With the CBA Finals having been decided (more on that later), its probably worth checking in on what has been a pretty decent postseason so far in the CBA.
Shanghai Sharks (#3) vs. Shenzhen Leopards (#6)
It would obviously not be fair if we did not start by saying TOLD YA TOLD YA TOLD YA. After months of speculating that the Shanghai Sharks were paper tigers, I received more than one BYU fan inviting me to shove it amid a suggestion that the Sharks might not be so good once the play-offs got going. And so it came to pass that the third seed Sharks were eliminated on their home court by the Shenzhen Leopards, whose local roster were superior to Shanghai. It was a battle of inches and ultimately the team with the stronger local roster prevailed.
Guangdong Tigers (#2) vs. Sichuan (7th)
On the other side of the bracket, the top-seeded Guangdong Tigers made light work of a spunky but outgunned Sichuan Blue Whale roster. The outgoing CBA champs simply did not have enough local guys who could keep up with the Tigers’ veteran roster and were swept accordingly. Hamed Haddadi ruffled some feathers but that was as far as it went for Sichuan, who still did well to make the postseason given that they were playing with a weaker roster than the previous year.
Xinjiang Tigers (#1) vs. Shandong Bulls (#8)
The eternally cash-flush Xinjiang Tigers picked up a gentlemen’s sweep against the 7th seeded Shandong Bulls. Ding Yanyuhang had a barn storming 42 points in the first game as the Bulls took an unlikely series lead against the top seeded Xinjiang. But having started slowly, well-travelled American Darius Miles got white hot and averaged 26 points during the next three games. Shangdong continued to punch above their weight but Ding’s influence faded with each game as the Tigers’ expensively assembled roster slowly overwhelmed the underdogs.
Guangsha Lions (#4) vs. Liaoning Leopards (#5)
Finally, Guangsha continued their fine run of making the postseason and then being promptly eliminated in the opening round. Doing the honors this time around was the Liaoning Leopards, who let their backcourt duo of Lester Hudson and Guo Ailun take care of business. Despite a remarkable 41 points from Taiwanese shooter Liu Zheng in Game 2, the plucky Lions were once against bounced from the opening round of the play-offs in four games.
Xinjiang vs. Liaoning (Xinjiang won 4- 1)
In a series result that was surprising because a) Xinjiang looked very competent and b) Liaoning did not, the beaten CBA Finalists from the last two seasons got bounced in five games.
With Adams keeping his form going into the semi-finals (this time he averaged 30.8 ppg during the series), Xinjiang just needed someone to keep up with him on the offensive end. In Games 1 & 5, it was bouncy rim protector Zhou Qi and in Games 2 & 3, it was Andray Blatche. The Tigers bench unit of Blatche and Li Gen was also a clear issue for Liaoning as the series progressed. With scorers all across the court, the Leopards simply could not guard everyone and two opening blow-outs suggested things were going to get messy. Ultimately all of the Tigers wins were by double digits and if Adams got going quickly (tellingly, the only game Liaoning won was when the American guard scored just 8 points), so do did Xinjiang.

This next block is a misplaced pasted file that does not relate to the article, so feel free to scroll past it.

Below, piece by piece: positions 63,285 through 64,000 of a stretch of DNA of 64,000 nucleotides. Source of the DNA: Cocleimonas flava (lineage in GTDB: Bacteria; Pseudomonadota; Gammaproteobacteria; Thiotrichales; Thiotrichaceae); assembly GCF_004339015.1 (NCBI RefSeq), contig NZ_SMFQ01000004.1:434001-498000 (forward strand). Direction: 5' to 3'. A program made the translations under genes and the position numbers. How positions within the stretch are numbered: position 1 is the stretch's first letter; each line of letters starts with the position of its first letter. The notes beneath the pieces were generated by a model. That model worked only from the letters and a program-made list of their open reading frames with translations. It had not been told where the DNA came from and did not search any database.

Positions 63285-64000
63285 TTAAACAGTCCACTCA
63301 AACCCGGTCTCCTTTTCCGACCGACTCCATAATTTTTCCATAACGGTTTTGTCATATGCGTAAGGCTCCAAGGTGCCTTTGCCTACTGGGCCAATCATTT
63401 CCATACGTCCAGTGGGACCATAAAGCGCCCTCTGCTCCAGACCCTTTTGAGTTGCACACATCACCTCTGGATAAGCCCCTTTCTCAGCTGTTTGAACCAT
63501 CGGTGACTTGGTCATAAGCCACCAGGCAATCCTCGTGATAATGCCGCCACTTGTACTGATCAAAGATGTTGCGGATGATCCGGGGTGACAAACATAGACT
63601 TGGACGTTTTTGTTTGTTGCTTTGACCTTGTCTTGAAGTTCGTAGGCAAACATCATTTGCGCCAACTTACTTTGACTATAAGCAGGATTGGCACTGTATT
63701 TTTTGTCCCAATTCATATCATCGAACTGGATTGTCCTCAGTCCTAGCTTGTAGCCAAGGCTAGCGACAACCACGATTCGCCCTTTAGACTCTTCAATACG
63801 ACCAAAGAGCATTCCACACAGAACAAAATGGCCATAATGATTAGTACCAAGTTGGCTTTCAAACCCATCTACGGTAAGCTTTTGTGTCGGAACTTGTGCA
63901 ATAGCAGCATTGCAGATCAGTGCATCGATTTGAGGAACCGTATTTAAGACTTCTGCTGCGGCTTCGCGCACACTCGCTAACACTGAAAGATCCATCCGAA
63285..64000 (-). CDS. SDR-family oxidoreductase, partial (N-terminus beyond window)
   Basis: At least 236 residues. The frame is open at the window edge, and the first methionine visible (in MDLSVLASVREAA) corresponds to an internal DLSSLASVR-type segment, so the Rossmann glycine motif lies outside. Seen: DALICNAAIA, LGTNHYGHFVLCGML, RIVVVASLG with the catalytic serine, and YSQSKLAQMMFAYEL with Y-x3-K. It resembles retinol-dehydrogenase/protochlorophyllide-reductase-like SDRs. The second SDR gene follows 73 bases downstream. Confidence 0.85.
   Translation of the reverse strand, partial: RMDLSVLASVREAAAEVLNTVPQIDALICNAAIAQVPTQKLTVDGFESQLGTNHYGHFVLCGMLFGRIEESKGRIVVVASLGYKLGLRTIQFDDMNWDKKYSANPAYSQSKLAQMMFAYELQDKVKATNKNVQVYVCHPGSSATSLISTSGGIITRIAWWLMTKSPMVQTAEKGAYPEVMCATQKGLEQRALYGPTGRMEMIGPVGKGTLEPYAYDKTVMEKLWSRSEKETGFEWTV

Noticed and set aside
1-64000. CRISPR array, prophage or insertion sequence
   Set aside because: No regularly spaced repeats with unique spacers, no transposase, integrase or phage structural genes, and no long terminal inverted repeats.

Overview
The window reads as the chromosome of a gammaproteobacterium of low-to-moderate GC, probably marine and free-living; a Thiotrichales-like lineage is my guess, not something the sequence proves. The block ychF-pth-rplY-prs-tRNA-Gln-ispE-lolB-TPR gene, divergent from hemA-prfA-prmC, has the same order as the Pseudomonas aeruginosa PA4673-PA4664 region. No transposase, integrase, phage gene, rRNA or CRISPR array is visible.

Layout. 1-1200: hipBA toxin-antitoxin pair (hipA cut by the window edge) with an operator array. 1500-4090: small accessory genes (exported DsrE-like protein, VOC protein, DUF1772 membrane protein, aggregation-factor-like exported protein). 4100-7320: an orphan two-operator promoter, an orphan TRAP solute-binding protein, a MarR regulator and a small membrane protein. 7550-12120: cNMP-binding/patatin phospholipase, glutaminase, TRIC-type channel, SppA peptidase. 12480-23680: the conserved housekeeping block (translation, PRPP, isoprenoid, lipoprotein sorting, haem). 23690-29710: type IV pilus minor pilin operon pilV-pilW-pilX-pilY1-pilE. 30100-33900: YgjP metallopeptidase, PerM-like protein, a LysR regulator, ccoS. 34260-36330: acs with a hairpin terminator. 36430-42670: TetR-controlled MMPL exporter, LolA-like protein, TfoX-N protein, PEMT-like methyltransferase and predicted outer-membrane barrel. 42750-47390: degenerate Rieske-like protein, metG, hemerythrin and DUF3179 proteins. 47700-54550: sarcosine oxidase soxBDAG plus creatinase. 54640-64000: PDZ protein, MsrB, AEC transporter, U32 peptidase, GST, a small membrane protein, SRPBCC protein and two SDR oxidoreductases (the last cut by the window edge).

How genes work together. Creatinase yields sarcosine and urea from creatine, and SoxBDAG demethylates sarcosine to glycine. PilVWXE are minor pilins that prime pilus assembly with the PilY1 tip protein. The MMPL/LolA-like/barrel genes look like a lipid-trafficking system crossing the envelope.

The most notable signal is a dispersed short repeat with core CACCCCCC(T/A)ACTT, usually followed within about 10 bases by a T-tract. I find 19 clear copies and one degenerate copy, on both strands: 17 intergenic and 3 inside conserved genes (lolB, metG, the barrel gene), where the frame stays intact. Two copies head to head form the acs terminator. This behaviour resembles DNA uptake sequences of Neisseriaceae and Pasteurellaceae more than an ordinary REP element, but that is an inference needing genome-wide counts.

Where Liaoning go now remains to be seen. The sight of Zhao Jiwei (below) sobbing after being eliminated neatly sums up the desperation within the Leopards front office. Having lost consecutive Finals, it feels like the window might have closed for the bridesmaids of Chinese basketball. One media agency even suggested that it is time to move on from Hudson, the two-time CBA MVP and the driving force behind the Leopards success during the last three years. Hudson, at 32, is certainly no spent force quite yet (this season he averaged a career best 31.7 ppg) but the means in which Xinjiang outlasted the Leopards suggests that the latter will need to try and bring in more local players to help out the veteran American guard. With Li Xiaoxu and He Tianju both missing the entire season with injuries, Liaoning were brittle on the glass and had to ask Hudson and Guo to do almost all of the scoring (as evidenced by the fact Hudson took 14 three-point shots a game this year). Ultimately, a lack of local depth cost them and now they will be watching the Finals at home rather than attending it in person.
Guangdong Tigers vs. the Shenzhen Leopards (Guangdong won 4-1)
Having expected to be facing Shanghai, the Guangdong Tigers instead had to fight their way through a provincial derby to get to the Finals.
But even then, it was a relatively straight forward affair. Well rested after their sweep of Sichuan, the Tigers put the ball in the hands of Donald Sloan and their Chinese veterans Zhou Peng and Yi Jianlian. With Carlos Boozer also becoming a critical spark plug off the bench in the postseason, the Tigers had enough old hands to take care of their plucky neighbors. Whereas the Xinjiang vs. Liaoning series was a fascinating encounter between two CBA giants, the other play-off series was a case of experience trumping youth. The young and fun Shenzhen team will be back in the postseason but Guangdong lucked into a relatively easy series this time around and handled it like they should have.